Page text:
Sunday, January 4, 2015
Review of Poems of Wallace Stevens
Another wonderful, mostly opaque, poet. But I thoroughly enjoyed what I could understand. Stevens has a very strong philosophical bent, and his overtly humanistic stance celebrates in such bold and beautiful language the gift that every moment of life is with or without an eternal assurance. He wrote in his book Opus Posthumous, “After one has abandoned a belief in God, poetry is that essence which takes its place as life’s redemption." Many people with religious sensibilities may wonder how one can appreciate life at all, or have any hope or peace, after the idea of God’s existence is no longer a plausible credence. This is a fair question, because it is really a question of how another person thinks and feels, which we should all be curious about. Poetry is the perfect medium with which to answer, and Stevens is a great poet for it. His poem Sunday Morning is a great start. The subject is a woman who chooses to skip a Sunday morning church service:
…Why should she give her bounty to the dead?
What is divinity if it can come
Only in silent shadows and in dreams?
Shall she not find in comforts of the sun…
…Things to be cherished like the thought of heaven?
…There is not any haunt of prophecy,
Nor any old chimera of the grave,
…that has endured
As April’s green endures… (excerpts from Sunday Morning)
Surely, to some, this might be as unsatisfying an answer as the response given by astrophysicist Neil DeGrasse Tyson to an inquirer who asked about his belief regarding an afterlife: “I would request that my body in death be buried not cremated, so that the energy content contained within it gets returned to the earth, so that flora and fauna can dine upon it, just as I have dined upon flora and fauna during my lifetime.” That won’t communicate well to some who don’t have the same emotional responses, backgrounds moods, understandings, and associations that Neil has invested in such a sentiment. So, one gets a poet to translate. A good poet—with their skills of language-bending, image-amplification, and feeling-conduction—communicates emotional content beyond mere factuality in a way that can send frequencies of information and sensation across worlds and epochs to reach a person otherwise isolated from another’s view and feeling, and who may not share similar constitutions or lifestyles.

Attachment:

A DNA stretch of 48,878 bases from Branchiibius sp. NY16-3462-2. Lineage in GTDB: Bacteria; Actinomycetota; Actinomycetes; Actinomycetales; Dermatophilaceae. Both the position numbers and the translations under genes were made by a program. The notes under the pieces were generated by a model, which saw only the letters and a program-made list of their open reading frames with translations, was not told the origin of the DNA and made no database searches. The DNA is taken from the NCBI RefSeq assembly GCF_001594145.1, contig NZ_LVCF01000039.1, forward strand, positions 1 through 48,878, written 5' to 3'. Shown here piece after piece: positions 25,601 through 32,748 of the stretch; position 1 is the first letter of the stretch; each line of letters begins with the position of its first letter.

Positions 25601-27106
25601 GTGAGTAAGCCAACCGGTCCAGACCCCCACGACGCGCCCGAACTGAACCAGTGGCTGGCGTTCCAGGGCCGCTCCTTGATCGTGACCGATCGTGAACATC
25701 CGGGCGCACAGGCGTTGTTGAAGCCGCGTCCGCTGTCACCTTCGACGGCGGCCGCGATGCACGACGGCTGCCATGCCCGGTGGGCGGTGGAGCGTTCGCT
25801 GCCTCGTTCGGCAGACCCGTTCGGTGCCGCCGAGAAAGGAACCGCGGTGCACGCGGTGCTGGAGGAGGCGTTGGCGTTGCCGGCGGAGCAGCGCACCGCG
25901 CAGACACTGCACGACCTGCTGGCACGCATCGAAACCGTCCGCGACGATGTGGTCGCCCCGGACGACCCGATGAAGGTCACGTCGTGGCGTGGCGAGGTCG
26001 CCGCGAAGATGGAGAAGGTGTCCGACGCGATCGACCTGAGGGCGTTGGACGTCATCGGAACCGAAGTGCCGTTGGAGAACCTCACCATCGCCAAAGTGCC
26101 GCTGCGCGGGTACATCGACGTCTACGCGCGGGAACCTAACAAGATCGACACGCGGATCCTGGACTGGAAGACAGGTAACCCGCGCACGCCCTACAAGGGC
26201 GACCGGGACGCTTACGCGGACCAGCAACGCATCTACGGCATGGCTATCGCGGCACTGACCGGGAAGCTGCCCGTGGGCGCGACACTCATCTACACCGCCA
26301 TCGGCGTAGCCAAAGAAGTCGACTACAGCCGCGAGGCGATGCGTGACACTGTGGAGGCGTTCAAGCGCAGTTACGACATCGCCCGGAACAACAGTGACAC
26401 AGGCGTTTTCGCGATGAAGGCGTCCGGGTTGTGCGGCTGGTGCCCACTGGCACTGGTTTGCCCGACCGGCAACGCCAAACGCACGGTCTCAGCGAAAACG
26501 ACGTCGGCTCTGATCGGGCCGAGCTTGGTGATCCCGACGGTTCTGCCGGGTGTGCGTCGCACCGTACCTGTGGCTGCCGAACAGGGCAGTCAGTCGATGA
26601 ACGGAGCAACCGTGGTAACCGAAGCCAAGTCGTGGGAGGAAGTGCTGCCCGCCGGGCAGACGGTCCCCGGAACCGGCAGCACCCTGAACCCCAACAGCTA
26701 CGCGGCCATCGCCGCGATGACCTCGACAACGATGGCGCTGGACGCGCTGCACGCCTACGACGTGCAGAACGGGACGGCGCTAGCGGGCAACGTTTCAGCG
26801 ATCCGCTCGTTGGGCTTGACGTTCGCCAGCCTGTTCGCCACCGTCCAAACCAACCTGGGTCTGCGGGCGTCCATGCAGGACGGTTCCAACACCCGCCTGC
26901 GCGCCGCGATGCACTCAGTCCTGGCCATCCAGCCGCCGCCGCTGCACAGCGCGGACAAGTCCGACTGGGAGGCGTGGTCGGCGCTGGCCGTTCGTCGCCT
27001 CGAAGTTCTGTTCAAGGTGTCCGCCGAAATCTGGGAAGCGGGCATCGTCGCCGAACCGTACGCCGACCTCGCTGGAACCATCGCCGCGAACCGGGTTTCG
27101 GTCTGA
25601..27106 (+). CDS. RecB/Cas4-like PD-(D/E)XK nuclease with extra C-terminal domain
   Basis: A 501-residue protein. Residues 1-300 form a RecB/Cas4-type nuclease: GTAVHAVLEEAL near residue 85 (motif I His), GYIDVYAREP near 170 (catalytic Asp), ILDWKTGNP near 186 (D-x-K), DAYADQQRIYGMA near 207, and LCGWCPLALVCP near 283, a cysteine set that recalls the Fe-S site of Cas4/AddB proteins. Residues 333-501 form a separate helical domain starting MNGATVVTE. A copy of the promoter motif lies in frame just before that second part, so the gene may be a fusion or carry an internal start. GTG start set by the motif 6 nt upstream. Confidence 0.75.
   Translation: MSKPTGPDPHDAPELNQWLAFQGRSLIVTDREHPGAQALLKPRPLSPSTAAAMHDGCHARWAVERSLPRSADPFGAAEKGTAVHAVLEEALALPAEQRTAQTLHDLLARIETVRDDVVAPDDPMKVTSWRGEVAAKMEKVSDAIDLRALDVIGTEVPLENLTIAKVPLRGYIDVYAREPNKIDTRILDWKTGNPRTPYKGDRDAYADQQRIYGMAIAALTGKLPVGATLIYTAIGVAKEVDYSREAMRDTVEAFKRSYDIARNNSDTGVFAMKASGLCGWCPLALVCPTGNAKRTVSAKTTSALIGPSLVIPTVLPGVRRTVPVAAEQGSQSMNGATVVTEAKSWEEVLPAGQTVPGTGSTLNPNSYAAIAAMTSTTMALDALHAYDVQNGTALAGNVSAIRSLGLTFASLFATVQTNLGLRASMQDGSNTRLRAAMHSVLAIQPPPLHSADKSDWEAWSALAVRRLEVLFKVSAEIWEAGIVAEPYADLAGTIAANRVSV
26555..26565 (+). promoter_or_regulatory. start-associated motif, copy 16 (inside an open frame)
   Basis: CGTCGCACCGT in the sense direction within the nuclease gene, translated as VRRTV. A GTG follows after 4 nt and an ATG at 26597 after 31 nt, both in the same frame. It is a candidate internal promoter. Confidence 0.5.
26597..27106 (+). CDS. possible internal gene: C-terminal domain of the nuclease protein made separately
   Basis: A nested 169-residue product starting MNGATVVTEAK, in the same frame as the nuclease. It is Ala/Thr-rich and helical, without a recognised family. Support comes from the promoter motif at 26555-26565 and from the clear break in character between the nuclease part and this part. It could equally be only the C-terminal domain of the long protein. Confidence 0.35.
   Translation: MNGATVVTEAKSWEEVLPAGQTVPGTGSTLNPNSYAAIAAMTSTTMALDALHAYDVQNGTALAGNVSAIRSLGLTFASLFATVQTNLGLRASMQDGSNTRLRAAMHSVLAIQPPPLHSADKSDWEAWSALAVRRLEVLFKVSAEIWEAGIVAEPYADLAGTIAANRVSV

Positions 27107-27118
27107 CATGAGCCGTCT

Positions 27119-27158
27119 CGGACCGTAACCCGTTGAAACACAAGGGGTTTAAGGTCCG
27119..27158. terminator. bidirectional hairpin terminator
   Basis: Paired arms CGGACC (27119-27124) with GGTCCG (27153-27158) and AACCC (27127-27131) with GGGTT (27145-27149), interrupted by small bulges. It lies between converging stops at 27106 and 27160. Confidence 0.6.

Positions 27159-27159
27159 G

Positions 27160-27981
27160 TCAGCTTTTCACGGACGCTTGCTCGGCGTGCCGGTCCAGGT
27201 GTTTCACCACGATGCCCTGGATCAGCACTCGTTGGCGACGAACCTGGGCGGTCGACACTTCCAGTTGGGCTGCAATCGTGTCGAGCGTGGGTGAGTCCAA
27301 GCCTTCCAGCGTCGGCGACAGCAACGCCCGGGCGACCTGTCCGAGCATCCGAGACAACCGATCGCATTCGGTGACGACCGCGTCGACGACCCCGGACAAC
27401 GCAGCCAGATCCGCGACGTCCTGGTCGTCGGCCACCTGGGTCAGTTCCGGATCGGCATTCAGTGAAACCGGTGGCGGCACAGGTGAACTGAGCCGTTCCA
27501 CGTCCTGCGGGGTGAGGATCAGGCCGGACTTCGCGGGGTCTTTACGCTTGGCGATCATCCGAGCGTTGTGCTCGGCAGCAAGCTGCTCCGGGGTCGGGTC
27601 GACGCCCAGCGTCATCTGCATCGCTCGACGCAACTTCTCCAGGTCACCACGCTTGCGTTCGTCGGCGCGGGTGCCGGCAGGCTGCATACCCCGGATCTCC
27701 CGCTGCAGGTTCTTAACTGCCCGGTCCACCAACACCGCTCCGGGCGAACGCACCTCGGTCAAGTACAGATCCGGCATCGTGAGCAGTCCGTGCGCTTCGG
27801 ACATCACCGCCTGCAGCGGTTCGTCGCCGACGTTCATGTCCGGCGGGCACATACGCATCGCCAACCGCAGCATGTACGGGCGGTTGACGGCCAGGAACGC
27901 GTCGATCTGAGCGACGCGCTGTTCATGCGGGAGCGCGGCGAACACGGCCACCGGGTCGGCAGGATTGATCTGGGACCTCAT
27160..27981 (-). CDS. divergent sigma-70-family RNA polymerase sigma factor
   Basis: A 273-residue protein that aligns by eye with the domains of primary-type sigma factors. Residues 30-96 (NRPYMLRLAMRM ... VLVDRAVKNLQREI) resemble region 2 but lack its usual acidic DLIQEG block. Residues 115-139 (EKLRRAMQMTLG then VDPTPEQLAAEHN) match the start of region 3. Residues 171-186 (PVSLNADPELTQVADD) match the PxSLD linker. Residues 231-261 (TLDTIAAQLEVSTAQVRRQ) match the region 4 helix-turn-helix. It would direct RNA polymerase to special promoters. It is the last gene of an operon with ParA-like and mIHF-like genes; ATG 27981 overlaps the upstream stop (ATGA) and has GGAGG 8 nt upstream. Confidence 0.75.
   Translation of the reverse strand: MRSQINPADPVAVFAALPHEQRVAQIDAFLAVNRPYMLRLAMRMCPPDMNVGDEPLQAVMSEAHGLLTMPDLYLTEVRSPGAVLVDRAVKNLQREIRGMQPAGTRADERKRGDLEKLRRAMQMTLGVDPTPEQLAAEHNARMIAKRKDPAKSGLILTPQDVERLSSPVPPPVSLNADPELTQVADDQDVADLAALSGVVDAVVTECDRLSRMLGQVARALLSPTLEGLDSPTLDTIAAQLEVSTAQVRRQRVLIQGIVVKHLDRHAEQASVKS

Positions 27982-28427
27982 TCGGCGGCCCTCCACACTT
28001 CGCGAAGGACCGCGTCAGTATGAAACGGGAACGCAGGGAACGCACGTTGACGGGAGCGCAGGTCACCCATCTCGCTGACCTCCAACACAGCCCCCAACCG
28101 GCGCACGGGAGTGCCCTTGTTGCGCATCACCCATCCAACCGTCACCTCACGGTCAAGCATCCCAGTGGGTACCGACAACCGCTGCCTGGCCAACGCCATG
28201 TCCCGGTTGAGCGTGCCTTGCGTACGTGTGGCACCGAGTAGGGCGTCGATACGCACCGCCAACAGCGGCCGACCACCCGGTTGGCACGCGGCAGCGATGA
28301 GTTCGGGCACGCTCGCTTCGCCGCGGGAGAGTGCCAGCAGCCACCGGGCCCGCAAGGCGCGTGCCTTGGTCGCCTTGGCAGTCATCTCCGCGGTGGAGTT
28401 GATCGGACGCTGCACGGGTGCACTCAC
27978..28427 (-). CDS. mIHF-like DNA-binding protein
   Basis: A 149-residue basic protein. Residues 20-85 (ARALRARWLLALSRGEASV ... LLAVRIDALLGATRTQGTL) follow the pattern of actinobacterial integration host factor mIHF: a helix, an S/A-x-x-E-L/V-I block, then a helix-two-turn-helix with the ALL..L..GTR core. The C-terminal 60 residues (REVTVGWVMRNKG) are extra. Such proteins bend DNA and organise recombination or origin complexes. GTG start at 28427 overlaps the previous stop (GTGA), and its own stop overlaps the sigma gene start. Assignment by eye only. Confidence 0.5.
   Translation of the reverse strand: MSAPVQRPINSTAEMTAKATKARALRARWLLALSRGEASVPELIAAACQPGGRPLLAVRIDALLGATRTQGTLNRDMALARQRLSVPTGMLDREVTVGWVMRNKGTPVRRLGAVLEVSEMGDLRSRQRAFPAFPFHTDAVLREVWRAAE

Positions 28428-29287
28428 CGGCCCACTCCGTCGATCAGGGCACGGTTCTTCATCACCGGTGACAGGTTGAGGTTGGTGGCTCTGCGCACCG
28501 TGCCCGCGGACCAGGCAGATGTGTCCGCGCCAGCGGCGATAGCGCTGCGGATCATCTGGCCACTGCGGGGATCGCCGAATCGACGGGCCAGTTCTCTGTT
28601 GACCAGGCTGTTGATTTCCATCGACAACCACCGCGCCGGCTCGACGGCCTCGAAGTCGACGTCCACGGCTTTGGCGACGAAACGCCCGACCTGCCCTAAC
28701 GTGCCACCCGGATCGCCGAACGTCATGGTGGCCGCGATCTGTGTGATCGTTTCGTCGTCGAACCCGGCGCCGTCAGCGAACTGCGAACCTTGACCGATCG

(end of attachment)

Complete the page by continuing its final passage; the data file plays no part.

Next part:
There is an undercurrent of heavy-sighed romanticism in many of the poems, which to me comes across as far too maudlin and melodramatic; but the way he wrestles with philosophical ideas like the tension between appearance and reality, and description versus impression, piqued my interest the most. He looks a matter in the eyeballs, and calls back to the rest of us convention-lubbers what we might see if we were brave enough to look directly at death, suffering, boredom, danger, beauty, and existence as it is. I truly wish I could understand more of Stevens’ poems than I did. Sometimes a line would emerge like a piece of clear sky from out a hole in a complex and clouded poem, and a message would be delivered. There are secrets there.
My favorite poems, and great ones for newbs to start with, are:
Sunday Morning (“Death is the mother of beauty.”)
Thirteen Ways of Looking At a Blackbird
Evening Without Angels
A Postcard From the Volcano
The Poems of Our Climate
Dutch Graves In Bucks County
Anecdote of the Jar